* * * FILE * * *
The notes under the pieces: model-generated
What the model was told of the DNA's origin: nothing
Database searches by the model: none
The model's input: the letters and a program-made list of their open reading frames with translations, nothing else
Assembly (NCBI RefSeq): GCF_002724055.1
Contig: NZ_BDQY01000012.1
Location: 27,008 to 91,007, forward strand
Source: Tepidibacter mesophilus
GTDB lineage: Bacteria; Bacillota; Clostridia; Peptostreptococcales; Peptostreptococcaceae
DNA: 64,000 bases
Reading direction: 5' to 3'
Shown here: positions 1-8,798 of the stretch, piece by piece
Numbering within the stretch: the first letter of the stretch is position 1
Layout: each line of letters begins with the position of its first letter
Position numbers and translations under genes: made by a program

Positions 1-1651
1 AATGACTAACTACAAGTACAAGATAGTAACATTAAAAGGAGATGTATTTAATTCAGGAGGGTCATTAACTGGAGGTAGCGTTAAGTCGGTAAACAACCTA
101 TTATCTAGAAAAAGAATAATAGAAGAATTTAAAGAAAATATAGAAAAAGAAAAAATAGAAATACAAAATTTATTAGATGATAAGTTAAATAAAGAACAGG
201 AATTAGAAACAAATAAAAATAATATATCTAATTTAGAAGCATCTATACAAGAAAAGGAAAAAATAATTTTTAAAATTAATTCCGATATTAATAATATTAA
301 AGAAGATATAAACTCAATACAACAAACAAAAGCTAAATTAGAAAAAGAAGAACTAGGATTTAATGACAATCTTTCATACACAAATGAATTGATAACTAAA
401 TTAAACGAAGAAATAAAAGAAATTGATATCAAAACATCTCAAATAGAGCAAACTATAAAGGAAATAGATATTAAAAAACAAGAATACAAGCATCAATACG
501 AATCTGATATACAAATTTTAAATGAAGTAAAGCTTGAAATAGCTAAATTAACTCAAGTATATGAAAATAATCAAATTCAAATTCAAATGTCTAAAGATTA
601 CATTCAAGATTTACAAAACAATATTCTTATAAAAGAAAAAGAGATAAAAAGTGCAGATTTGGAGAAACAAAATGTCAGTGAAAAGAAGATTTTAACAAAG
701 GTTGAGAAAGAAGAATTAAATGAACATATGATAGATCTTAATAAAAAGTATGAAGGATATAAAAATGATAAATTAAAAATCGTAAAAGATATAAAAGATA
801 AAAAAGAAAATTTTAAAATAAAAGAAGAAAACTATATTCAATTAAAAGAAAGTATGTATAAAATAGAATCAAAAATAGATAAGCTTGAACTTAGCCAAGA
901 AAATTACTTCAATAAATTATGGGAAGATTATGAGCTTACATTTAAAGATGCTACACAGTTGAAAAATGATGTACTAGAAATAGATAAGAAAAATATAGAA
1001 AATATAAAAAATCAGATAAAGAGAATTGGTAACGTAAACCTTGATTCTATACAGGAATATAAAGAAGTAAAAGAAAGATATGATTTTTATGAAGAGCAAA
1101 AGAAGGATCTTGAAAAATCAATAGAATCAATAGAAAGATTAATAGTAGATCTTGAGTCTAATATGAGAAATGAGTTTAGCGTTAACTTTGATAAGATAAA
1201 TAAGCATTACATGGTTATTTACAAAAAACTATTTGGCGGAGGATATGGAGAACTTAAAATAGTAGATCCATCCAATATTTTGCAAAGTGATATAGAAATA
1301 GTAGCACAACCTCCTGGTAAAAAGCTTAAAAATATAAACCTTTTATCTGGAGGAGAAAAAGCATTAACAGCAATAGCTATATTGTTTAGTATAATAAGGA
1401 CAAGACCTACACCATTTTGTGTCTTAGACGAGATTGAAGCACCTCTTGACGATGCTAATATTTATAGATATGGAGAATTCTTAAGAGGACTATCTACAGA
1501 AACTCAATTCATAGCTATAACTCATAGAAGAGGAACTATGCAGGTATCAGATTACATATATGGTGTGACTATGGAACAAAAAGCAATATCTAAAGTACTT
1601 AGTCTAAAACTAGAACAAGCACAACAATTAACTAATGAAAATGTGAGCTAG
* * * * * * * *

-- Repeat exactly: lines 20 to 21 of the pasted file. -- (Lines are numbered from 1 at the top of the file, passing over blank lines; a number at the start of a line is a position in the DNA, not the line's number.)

301 AGAAGATATAAACTCAATACAACAAACAAAAGCTAAATTAGAAAAAGAAGAACTAGGATTTAATGACAATCTTTCATACACAAATGAATTGATAACTAAA
401 TTAAACGAAGAAATAAAAGAAATTGATATCAAAACATCTCAAATAGAGCAAACTATAAAGGAAATAGATATTAAAAAACAAGAATACAAGCATCAATACG